several displayed rifles and handguns along with "thousands" of rounds in ammo. We then would report the overwhelming comments in print and online of how the opinion of the people has drastically shifted from, "OMG, look at that arsenal" to, "Seriously?... I got thousands of rounds of .22 and I still got money left over from a hundred dollar bill and that'll only last my family 3 camping trips. And if you count the firearms of a family of 4-6 with teenagers and college age young adults it's not uncommon to be at least into the double digits of firearms." And you knoooow that the young teenage boys like to make their guns 'Look' all techy cool.
     It's a 'culture' battle that we are engaged in. Education,... and it's happening at the speed of electrons.
     The control of information is where we can see the front lines of this war between Good and Bad... and it starts with the definition of what is Good and what is Bad.
     The ability of individuals being able to defend themselves and their families is more commonly seen as Good and I don't know what the counter to that realization is in America and around the world. But I do know that 'they/them/those that just won't leave us alone' won't abandon the effort to convince Americans that we would be safer by disarming. But history is full of many many 10s of millions that were killed by their own governments soon after being disarmed.
    Sooooo, the following information sent me personally was good information that I thought you would benefit from and with the above perspective, those of you living under a more openly repressive regime may better understand why I share this information with you.




I mentioned to you as you were packing up for PorcFest the ability to buy a "conversion barrel" for your .40 caliber Glock pistol(s), giving you the ability to change back and forth between either 9mm or .40, depending on ammo availability, training motivations or whatever. Here's a brief breakdown of all that.


Calibers available:  Not only can you have a 9mm conversion barrel for your .40 caliber Glock, but there is another caliber based on the .40 that easily can be converted for as well,…the .357SIG (not to be confused with the .357magnum). The .357SIG is nothing more than the .40S&W parent case necked down to 9mm, making a bottle-necked case with all the powder capacity of the .40S&W, but pushing the lighter 9mm projectiles. This produces velocities and performance very near that of the legendary magnum cartridge, which inspired the name for the new round. You can think of this round as a 9mmMagnum.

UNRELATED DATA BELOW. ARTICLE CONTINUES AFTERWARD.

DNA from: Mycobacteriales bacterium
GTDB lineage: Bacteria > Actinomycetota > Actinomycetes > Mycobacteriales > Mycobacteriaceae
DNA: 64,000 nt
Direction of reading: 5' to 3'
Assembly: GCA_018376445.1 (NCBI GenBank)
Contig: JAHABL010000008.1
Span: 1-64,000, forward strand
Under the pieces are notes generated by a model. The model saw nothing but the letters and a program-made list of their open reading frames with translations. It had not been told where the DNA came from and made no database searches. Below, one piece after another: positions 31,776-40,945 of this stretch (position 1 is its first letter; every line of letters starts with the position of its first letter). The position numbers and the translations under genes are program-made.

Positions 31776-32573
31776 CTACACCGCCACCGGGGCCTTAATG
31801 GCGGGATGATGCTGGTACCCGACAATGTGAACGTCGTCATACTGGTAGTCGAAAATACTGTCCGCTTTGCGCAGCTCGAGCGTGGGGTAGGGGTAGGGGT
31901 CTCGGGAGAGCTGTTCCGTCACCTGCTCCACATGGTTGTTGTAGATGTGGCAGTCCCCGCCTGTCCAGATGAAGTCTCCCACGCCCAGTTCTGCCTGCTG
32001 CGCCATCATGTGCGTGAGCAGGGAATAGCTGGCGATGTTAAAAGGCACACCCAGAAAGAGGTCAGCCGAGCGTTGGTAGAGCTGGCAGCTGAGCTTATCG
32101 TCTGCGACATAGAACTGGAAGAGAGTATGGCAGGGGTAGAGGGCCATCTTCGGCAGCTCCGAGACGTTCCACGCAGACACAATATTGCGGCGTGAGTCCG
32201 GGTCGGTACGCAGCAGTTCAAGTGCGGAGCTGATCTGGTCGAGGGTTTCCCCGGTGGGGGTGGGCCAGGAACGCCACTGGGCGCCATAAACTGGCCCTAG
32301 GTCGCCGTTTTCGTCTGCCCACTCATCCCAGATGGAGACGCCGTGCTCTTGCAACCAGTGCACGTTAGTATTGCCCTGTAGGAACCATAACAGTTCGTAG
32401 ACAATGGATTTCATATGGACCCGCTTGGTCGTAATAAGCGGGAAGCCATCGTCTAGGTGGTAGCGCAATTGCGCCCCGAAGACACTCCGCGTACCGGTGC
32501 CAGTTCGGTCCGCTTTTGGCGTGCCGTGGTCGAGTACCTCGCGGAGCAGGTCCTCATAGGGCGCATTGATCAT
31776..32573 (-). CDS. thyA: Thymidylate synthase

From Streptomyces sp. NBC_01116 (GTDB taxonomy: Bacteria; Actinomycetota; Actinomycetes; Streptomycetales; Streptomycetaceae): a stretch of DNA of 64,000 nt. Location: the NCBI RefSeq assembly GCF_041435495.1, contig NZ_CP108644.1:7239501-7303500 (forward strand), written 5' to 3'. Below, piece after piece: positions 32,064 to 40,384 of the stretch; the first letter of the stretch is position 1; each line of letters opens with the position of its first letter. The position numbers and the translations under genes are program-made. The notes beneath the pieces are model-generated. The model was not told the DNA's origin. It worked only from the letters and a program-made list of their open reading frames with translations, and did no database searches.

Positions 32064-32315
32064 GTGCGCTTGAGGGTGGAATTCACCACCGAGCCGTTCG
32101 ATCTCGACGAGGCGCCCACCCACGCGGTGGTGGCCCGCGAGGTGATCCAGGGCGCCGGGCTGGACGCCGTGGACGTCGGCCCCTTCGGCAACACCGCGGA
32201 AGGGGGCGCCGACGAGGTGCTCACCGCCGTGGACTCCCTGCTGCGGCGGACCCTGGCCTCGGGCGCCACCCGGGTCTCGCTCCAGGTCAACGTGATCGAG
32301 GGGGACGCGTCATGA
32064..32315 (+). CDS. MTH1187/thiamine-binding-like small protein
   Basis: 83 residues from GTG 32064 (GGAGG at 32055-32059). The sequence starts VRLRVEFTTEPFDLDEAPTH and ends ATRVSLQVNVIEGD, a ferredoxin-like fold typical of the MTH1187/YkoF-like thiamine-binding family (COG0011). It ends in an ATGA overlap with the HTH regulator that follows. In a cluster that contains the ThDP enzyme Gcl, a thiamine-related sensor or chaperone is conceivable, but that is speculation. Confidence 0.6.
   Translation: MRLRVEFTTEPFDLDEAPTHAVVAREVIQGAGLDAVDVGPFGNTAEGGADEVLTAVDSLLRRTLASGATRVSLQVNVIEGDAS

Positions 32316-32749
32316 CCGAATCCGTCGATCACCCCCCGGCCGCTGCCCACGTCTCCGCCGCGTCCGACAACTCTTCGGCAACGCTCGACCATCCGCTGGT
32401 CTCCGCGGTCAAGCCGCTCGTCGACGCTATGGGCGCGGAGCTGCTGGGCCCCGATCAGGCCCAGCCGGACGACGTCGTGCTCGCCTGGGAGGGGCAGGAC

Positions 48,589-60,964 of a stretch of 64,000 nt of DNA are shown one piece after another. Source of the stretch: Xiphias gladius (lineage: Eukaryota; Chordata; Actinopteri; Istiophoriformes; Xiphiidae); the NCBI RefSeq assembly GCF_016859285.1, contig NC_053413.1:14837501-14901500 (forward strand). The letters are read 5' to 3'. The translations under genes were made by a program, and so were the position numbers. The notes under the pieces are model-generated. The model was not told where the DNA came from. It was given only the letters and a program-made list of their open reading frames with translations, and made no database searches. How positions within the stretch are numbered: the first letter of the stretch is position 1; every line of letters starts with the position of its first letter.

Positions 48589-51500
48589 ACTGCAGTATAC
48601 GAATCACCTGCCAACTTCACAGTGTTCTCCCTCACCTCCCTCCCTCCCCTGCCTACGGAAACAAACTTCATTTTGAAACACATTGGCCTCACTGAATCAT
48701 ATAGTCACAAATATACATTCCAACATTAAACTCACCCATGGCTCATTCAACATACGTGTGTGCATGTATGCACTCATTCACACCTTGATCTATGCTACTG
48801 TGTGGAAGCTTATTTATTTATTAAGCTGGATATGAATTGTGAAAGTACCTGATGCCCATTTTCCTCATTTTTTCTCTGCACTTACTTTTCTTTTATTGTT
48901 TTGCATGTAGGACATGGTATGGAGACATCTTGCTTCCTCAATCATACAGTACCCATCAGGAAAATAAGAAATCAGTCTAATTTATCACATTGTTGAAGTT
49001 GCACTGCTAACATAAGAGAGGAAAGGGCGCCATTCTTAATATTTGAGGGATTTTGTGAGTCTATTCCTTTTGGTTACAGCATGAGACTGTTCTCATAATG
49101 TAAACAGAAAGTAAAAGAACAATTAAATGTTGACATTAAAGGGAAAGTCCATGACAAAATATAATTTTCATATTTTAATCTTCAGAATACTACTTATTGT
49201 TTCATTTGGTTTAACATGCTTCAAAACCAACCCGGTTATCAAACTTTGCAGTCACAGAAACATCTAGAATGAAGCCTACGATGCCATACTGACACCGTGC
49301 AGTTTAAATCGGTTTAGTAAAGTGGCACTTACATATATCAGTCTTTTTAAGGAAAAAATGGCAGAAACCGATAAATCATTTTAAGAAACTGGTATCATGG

So this means you can actually have 3 caliber options if you choose to.

But more is not always better. The .357SIG ammo is not as common as either the .40 or 9mm, is more expensive when it can be had, and has a horrendous muzzle blast much louder than either of the other two.

While I, as a gun geek, personally love this round, I recommend you not bother with it.

Barrel Styles Available: Several makers now produce "drop-in" conversion barrels to allow you to fire 9mm out of your .40 caliber Glock. And nearly all them offer you 3 basic options for that barrel.

Standard Profile



The standard profile barrel needs no description.

But what benefits/capabilities does one get with either a threaded or ported barrel?

Threaded Barrel Pros: Threads allow the attachment and use of either a sound suppressor or a recoil compensator.

     Compensators: devices which redirect some of the venting blast exhaust to counter-act the recoil or kick of the handgun. Compensators (simply called "comps" in gun lingo) typically direct these gases upward, producing downward thrust to act against muzzle-rise (also called muzzle-flip), but also produce a small amount of "backblast" forward thrust, to counter against rearward energy. In this way, they differ from ported barrels. (More on that in a moment.) Comps thread onto a barrel's muzzle and have a wide variety of venting and jetting designs. For our purposes, one should focus on only the ones that vent exclusively upward and not the side-venting models.